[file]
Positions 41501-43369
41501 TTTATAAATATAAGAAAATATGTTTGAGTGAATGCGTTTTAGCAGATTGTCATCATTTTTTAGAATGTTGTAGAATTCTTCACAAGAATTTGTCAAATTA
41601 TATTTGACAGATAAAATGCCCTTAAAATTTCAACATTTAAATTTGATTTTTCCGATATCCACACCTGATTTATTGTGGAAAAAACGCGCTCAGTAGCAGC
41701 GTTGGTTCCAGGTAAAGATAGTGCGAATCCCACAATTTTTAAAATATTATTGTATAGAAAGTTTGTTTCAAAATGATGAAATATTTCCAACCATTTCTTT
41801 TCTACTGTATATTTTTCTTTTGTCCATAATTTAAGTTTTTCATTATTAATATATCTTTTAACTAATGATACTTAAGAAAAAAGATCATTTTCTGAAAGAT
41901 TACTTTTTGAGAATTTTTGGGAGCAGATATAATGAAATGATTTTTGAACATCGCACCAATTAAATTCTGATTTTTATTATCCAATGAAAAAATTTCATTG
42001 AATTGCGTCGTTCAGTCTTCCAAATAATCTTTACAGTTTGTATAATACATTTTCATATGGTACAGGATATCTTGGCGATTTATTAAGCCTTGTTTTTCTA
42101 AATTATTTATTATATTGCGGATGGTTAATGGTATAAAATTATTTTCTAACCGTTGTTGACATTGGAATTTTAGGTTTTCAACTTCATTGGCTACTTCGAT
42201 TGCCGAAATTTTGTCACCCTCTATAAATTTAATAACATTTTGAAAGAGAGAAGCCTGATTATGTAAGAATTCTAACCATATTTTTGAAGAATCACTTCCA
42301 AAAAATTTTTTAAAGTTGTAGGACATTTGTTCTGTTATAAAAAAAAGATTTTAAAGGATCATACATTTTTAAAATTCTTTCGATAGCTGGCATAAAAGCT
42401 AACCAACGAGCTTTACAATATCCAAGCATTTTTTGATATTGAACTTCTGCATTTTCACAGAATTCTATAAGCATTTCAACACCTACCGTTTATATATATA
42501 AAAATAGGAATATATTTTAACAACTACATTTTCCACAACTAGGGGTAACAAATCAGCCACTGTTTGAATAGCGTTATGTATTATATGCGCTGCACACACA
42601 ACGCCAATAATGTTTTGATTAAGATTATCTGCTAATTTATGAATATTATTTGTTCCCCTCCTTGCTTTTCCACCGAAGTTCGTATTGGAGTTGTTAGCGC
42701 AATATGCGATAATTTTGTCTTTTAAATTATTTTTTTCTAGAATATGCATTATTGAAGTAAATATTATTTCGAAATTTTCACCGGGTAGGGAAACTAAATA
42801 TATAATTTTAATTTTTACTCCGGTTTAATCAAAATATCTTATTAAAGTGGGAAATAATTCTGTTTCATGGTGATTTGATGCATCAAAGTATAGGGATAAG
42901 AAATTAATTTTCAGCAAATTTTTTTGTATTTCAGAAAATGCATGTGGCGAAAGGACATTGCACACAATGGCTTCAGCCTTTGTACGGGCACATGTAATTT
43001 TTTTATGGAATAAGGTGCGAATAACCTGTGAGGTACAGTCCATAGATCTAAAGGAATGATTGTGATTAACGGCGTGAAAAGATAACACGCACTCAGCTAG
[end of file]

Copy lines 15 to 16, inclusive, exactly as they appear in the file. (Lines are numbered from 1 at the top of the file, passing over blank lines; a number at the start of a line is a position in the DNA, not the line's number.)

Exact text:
42801 TATAATTTTAATTTTTACTCCGGTTTAATCAAAATATCTTATTAAAGTGGGAAATAATTCTGTTTCATGGTGATTTGATGCATCAAAGTATAGGGATAAG
42901 AAATTAATTTTCAGCAAATTTTTTTGTATTTCAGAAAATGCATGTGGCGAAAGGACATTGCACACAATGGCTTCAGCCTTTGTACGGGCACATGTAATTT